She writes: ‘The 1970s and 1980s were marked by increasing tensions between the Commonwealth and the local community as the latter sough to control local arts and the cultural trajectory from within this focus on national identity.’

How did those tensions map out?

In Chapter 2 Wawrzyńczak digs deeper into how the 1980s was the genesis of local contemporary visual art practice, and looks at the influences pushing it forward, while Chapter 3 takes on the 1990s, a decade when the local arts truly claimed its own space.

Chapter 2 is anchored by a close read of the 1985 Pascoe Report into arts funding in the ACT. ‘This report, which considered local arts as a expression of national cultural space culture, was entirely at odds with the growing needs and desires of local arts and culture practitioners,’ writes Wawrzyńczak.

Simply, the decoupling and transition to self-government, which commenced in 1989, was of fundamental importance to Canberra’s maturing art scene. 

The later chapters approach the nuances of those early formative spaces and how Canberra graduated, if you like, from artist-run collective to national recognised art spaces.

A criticism could be made that the book focuses a little too heavily on BRG and CCAS – and while paramount in this development period – I would have like to have understood that dovetail into other organisations.

Equally important to the fabric of Canberra’s local visual art scene are the organisations: Craft ACT (formed 1970); The Drill Hall (opened 1984), the Canberra Museum and Gallery (CMAG, opened 1998), Tuggeranong Community Arts Association (1990 with centre opening 1998), Canberra Glassworks (opened 2007), Belconnen Arts Centre (opened 2009), Ainslie and Gorman Arts Centres, M16 Artspace and studios (2010), the formation of The Childers Group (2011), and indeed the long planning discussions around the development of the $50M Kingston Arts Precinct, which was certainly in discussion in 2013, and would impact the key organisations that book focuses upon.

These are all key organisations to the growing local art scene, that don’t get equal weighting.

Read: Canberra’s planned arts precinct divides opinions

Overall, the book has the tone of a doctoral dissertation that has made it to the publishers press, with its encyclopaedic knowledge of a tight field and tight timeframe. You can’t help but celebrate this book. This is fascinating stuff to the interested reader.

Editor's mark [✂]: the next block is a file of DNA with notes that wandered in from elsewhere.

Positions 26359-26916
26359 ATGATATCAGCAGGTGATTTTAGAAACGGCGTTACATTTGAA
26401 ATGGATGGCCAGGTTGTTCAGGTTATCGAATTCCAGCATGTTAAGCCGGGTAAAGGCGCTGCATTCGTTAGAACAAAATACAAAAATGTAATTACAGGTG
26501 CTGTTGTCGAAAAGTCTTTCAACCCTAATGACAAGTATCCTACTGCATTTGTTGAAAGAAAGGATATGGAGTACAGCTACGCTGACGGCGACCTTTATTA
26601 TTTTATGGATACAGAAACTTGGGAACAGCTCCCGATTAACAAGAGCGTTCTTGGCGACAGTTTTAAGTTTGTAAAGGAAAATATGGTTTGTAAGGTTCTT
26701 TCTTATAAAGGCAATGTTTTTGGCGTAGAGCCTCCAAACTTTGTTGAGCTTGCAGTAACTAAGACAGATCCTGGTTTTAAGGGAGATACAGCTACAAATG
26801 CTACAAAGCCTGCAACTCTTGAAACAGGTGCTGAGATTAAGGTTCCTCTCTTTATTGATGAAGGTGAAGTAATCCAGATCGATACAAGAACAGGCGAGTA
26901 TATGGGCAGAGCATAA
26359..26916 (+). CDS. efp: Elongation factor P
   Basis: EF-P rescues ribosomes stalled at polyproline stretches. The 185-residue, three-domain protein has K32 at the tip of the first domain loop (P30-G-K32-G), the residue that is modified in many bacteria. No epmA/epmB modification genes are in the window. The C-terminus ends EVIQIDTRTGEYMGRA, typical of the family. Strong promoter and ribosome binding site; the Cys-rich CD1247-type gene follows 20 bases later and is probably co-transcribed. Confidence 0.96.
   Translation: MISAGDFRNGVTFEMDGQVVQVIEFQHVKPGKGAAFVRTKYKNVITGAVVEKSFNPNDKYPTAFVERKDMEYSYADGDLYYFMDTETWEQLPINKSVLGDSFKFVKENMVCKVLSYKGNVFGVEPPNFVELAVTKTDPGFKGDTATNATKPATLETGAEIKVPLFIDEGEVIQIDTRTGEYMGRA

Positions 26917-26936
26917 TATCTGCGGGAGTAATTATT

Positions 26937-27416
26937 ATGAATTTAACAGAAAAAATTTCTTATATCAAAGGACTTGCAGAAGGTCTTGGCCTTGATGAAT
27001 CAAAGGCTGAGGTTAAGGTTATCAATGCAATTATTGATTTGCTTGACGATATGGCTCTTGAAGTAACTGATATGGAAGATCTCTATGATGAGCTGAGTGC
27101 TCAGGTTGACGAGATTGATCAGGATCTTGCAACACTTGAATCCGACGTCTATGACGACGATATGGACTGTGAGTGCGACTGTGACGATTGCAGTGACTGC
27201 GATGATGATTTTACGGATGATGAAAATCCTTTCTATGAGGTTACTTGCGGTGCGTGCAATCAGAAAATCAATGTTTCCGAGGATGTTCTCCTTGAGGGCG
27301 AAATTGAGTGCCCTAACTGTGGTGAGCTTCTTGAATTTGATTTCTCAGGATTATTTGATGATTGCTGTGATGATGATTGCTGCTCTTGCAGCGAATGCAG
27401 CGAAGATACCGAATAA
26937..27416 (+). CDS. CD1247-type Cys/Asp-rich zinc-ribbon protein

The only disappointment is that its foundations don’t stretch further enough to a more current future, given it was released this year.

It would have made more sense to publish in the centenary (2013) along with a swag of other books, that also recognised a long overdue need to document the history of Canberra’s art scene: Megalo Print Studio and Gallery – a fixture also in this scene – released its historic account 1980-2013; there was a history of 21-years of Australian National Capital Artists (ANCA), which accompanied an exhibition at CMAG, and former NGA Director Betty Churcher produced Treasures of Canberra.

Did this book miss its mark?

There were some major milestones between 2013 – 2019 that have impacted this scene greatly, and could have been added given its 2020 publish date. This, in part, is dealt with in the book’s Conclusion.

For a start, the Inquiry into Canberra’s national institutions (2019); and this year alone Canberra Contemporary Art Space (CCAS) has relocated; Gorman’s Art Centre has become a zone of apartments; the ACT has recently appointed a new Minister for the Arts; a new director has stepped in to head up the CMAG; DESIGN Canberra (through Craft ACT) has grown to national visibility while taking a particularly local focus.

The observation would be that things remain on overdrive for Canberra arts, despite the perception by many of a sleepy scene. Wawrzyńczak’s conclusion, however, is that while the ACT statistically has the highest per capita involvement in arts and culture in the country, this local scene nevertheless has an ‘inherent fragility’, largely as a funding outcome.

But if anything, 2020 has demonstrated that the ACT supported its artists through the recent pandemic, recognising the need to support local making.

Clearly, there is room for How Local Art Made Australia’s National Capital: Part 2 in the forthcoming years.

3½ stars out of 5 ★★★☆

How Local Art Made Australia’s National Capital by Anni Doyle Wawrzyńczak
Publisher: ANU Press
ISBN: 9780702262999
Categories: Arts Humanities
Release Date: August 2020
RRP: $60.00

Gina Fairley is ArtsHub's National Visual Arts Editor. For a decade she worked as a freelance writer and curator across Southeast Asia and was previously the Regional Contributing Editor for Hong Kong based magazines Asian Art News and World Sculpture News. Prior to writing she worked as an arts manager in America and Australia for 14 years, including the regional gallery, biennale and commercial sectors. She is based in Mittagong, regional NSW. Twitter: @ginafairley Instagram: fairleygina